The firm Charles Horner of Halifax, named after its founder, the English jeweller Charles Horner (1837-96), produced a wide range of silver jewellery and ornaments bearing the distinctive Chester hallmark during much of the 20th century.
An Arts & Crafts silver and enamelled brooch, marked for Chester 1903, with a central bas-relief portrait and turquoise cabochon stones, is guided at £200-300 in the July 12-13 auction at Evesham saleroom Kingham & Orme.
This sparrow-beak milk jug, decorated with the ‘Waiting Chinaman’ pattern, was manufactured at the Caughley factory near Broseley in Shropshire in c.1780. Like many of Caughley’s designs, an identical version was first used at Worcester, a pioneer in the making of affordable sets of blue and white tableware towards the end of the 18th century.
The 3½in (9cm) high piece is among 34 lots of Caughley soft-paste porcelain to be offered at Halls of Shrewsbury on July 17.
A 17th century British School portrait of a stony-faced unknown lady in a ruff on offer at Lyon & Turnbull on July 17 comes from the estate of the eminent Scottish historian Dr Nicholas Phillipson (1937-2018).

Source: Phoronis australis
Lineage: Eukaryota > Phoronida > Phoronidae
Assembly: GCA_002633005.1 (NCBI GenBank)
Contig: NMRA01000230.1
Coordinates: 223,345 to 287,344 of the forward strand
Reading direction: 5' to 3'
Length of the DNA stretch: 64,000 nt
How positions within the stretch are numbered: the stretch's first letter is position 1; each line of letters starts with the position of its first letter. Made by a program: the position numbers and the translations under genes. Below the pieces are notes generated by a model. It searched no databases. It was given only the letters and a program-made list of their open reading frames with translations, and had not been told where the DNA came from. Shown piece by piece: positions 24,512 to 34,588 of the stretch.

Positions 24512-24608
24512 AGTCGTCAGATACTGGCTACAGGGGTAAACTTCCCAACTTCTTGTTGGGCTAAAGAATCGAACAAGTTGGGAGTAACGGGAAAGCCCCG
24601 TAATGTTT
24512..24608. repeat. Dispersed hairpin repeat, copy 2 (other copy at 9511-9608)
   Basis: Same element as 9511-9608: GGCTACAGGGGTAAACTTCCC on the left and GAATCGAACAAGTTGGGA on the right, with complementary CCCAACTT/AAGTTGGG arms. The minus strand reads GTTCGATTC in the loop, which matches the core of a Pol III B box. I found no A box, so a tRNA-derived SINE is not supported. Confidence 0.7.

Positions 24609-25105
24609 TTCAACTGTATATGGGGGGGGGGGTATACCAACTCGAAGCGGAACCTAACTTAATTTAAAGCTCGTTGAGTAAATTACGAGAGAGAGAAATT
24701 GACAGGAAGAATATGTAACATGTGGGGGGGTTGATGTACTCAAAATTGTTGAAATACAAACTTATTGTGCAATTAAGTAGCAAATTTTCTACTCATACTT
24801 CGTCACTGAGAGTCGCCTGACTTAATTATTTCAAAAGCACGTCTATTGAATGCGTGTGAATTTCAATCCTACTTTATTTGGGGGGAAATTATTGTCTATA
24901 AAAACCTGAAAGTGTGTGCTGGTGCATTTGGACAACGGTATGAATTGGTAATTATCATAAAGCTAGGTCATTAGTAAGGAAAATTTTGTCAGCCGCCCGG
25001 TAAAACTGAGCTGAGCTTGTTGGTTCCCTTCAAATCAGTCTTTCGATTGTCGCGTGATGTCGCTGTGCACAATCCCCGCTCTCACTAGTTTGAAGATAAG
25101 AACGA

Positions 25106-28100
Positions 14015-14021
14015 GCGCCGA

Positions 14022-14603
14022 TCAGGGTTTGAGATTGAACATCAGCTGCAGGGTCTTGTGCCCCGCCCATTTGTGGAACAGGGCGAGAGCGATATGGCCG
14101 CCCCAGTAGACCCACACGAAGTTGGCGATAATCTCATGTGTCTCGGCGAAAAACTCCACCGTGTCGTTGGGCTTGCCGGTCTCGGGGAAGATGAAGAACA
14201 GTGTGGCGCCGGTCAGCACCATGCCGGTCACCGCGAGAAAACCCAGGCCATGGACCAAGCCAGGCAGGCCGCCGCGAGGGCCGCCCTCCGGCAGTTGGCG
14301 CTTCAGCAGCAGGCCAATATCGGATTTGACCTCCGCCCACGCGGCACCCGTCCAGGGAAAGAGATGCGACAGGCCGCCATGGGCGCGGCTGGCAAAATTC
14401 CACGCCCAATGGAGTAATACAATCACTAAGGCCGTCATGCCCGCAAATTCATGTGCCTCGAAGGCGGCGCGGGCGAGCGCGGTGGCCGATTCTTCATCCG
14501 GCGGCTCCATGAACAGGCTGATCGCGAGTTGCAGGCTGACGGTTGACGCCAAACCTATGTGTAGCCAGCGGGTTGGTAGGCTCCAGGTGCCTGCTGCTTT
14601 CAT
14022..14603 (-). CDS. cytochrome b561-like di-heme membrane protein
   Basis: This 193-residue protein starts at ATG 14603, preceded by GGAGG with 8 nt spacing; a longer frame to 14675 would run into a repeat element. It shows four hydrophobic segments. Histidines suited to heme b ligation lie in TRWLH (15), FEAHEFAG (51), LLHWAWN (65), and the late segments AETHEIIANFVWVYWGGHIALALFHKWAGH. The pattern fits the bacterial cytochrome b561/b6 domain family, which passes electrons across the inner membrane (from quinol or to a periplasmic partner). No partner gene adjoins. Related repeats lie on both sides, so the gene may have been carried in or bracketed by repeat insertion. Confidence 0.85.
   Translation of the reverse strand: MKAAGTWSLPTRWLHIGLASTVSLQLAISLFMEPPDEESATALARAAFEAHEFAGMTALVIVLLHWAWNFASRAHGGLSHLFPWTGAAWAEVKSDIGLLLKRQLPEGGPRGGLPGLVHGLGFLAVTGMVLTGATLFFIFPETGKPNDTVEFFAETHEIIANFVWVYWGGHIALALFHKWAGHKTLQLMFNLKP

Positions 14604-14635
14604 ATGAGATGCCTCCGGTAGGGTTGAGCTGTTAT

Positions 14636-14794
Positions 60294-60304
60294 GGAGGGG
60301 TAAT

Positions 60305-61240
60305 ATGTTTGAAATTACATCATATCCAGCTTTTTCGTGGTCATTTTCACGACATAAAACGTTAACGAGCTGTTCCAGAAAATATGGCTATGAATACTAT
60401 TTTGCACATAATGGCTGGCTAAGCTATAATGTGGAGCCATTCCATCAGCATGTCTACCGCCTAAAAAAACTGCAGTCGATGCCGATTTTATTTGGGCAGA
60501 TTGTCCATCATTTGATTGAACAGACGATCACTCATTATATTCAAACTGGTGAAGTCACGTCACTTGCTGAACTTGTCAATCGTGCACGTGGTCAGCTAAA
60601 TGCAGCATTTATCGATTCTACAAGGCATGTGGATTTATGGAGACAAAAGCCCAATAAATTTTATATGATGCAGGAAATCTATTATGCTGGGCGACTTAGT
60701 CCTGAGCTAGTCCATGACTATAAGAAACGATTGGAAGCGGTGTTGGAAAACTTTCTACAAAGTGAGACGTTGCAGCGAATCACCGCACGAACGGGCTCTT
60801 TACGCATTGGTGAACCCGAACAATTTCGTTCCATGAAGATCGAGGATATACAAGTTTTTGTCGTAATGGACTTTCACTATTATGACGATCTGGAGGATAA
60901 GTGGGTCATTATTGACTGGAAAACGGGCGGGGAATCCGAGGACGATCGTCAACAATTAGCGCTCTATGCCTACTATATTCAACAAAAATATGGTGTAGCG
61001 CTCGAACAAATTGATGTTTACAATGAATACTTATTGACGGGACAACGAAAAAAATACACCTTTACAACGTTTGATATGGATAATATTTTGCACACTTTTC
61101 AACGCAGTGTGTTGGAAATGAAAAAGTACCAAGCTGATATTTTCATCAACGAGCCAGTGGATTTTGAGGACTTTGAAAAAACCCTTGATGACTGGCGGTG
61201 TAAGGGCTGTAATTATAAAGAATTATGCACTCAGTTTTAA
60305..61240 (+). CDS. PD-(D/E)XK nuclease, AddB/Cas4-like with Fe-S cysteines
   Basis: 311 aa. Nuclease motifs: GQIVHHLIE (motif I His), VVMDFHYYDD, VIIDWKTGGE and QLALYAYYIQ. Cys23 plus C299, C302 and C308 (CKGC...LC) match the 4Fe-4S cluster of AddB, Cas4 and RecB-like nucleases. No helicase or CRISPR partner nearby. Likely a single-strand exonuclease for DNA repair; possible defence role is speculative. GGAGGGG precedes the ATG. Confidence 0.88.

Phillipson, who is best known as the leading historian on the topic of the Scottish Enlightenment, purchased it in 1955.
The 6 x 5in (14 x 12cm) oil on board is estimated at £300-500 in the Paintings and Works of Art sale in Edinburgh.
Among the items up for auction at Catherine Southon in Surrey on July 17 is this Georgian-style Mappin & Webb tea set that was used during the 1958 production of My Fair Lady at the Theatre Royal.
The play famously starred Julie Andrews as Eliza Doolittle and Rex Harrison as Prof Henry Higgins. At the close of the production in 1964, when the silver-plated set was returned to Mappin & Webb, the vendor’s father, who worked for the company for 50 years, bought it for his family.
It comes with a letter of provenance on Mappin & Webb headed paper and a programme for the production.